Looking, listening, talking, reading and drawing sketches on any old scrap of paper. When these things happen or I am doing them, inspiration just comes. I think I have an inquisitive and responsive mind. So I don’t really think about it as I can’t turn it off.

Have you experienced a creative block/or black hole? 

The early part of the year was rough, I actually wrote a blog on it and how I got through it. It resulted in a great piece that I really like and means a lot. So block isn’t something to fear, it’s more of a person you battle with yourself. There are only two ways to go with it in my experience. one is to ignore it and come back to it later. Or work through it with a vengeance and get used to making crap that doesn’t work until you break through it. I recommend the latter, because I feel I come out further along the path and that I’ve won in some ways. You can read and see it here https://www.jamesrobertwhiteart.com/blog

What do you think you would do if you weren’t an artist? 

I’d probably sleep better if I didn’t have such an unquiet mind.

What is the most important thing in life? 

People and truths.

Do you feel like you’re on the right path? 

The right path, I don’t know yet. But I’m very happy with my path. I own it.

Your favourite current artists?

It’s the same answer as musicians, it is different every time I look at art. I think it is because I’ feel’ as well as ’get’ certain art, and feelings pass. But when they first get through that’s the good bit. But it’s Greg Dunn today’s favorite artist. He is a neuro scientist/artist.

Where can we see your work? 

Only one show booked up so far this year, in Brighton. But tomorrow I am guest editing ‘I am sciart’ and being featured on Artsyshark over the summer. But we are working on a couple of really big projects involving one of the big Royal Societies in London.  We’re fleshing them out over the next six months and will publish one of them as far away as in two years time.

What is the most beautiful thing about art for you?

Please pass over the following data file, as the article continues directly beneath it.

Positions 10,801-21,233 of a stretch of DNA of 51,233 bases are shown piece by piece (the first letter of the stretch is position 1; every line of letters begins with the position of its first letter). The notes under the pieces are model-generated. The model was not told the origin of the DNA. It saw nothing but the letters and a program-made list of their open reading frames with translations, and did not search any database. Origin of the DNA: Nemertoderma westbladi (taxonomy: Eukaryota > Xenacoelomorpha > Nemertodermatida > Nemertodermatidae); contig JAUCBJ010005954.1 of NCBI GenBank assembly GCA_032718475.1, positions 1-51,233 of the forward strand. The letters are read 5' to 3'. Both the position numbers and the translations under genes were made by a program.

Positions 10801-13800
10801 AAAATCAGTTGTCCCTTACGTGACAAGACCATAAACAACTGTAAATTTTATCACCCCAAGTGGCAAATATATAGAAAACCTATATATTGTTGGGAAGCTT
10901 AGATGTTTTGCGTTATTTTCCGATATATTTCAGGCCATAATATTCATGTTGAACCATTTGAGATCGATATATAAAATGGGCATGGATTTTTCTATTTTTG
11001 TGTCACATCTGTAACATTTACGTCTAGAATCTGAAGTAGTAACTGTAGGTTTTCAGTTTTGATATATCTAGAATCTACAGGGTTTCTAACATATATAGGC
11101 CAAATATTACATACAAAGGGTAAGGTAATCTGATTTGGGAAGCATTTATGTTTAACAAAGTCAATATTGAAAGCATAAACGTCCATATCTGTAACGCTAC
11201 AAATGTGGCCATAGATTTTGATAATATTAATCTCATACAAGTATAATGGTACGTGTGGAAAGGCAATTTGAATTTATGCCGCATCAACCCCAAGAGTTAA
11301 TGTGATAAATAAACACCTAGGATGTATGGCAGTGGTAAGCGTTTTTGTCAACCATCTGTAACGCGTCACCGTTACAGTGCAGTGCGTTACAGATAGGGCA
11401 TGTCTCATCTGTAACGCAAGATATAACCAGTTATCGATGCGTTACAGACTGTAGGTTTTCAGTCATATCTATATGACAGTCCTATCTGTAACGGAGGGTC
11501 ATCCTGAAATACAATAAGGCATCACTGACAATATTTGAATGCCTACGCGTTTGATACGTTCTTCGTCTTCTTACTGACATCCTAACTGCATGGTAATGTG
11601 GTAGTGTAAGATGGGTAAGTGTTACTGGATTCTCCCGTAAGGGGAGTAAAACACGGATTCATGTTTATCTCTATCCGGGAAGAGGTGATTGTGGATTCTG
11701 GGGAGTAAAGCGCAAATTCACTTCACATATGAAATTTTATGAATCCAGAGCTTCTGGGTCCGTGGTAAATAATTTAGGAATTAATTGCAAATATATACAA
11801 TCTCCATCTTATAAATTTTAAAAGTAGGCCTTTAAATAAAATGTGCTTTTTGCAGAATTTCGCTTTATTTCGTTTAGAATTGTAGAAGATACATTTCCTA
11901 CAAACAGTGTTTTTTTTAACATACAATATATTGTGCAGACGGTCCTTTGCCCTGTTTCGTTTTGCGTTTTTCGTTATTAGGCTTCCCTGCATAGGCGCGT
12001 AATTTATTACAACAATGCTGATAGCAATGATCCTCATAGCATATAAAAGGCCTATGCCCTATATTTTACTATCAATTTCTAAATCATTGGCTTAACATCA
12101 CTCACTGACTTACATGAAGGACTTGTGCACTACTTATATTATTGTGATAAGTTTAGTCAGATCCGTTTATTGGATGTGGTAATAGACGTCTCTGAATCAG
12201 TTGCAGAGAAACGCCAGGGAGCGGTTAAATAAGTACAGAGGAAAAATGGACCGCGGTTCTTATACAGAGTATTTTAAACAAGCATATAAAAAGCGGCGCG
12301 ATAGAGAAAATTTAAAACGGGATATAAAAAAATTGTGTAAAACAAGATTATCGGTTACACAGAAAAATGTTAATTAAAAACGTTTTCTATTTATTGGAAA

The most beautiful thing about art for me is that as a species, we do it.

How’s giving up smoking? Any thoughts on complexity on addiction? 

Giving up smoking went well, but giving up nicotine not so well. But I am starting to think about it now though and it will come up in conversation with Adam I am sure. It’s how the inspiration thingy starts. I haven’t thought much about the complexity of addiction too much until I realized how difficult it is to give up cigarettes or alcohol.

Adam: I think it is one of those things that makes you realise how tricky the mind can be, because we are so good at fooling ourselves that everything is ok and it is just one cigarette. I suppose it relates to the necessary property of the mind which seems to be that it is unable to predict itself that well. The better you get at predicting your future behaviour and feelings the better you are at not fooling yourself about the effect of your immediate action like not having a ‘quick’ cigarette. Or telling yourself you are just going out for ‘one’ pint. Other people can predict your behaviour very easily, but you cannot. I guess it takes a lot of practice; you have to be more defensive in your behaviour and honest about your frailties.

The next big election is coming up in England (again) – do you have any hopes or thoughts on this? Artists can be influential… 

Get out and vote, old people turn out en masse, and they have robbed the future of young people by lapping up what the five special interest press barons throw at them through The Daily Mail, the Sun, Telegraph etc, and it makes me mad. Governments don’t care about young people because they don’t vote. If you want to change that, then vote, be active. And don’t let them get away with it..

Favorite quote to leave us on: 

“Adaptability and creativity will become two of the most valuable character traits in the future. Nurture them”.

Follow James!

LINKS: 

WEBSITE: www.jamesrobertwhiteart.com

FACEBOOK: https://www.facebook.com/jamesrobertwhiteandadamtimlett/ 

TWITTER: @jameswhiteart and @joestare

INSTAGRAM: www.instagram.com/jamesrobertwhiteart 

Thanks James and Adam! Very educational!

BeckiXx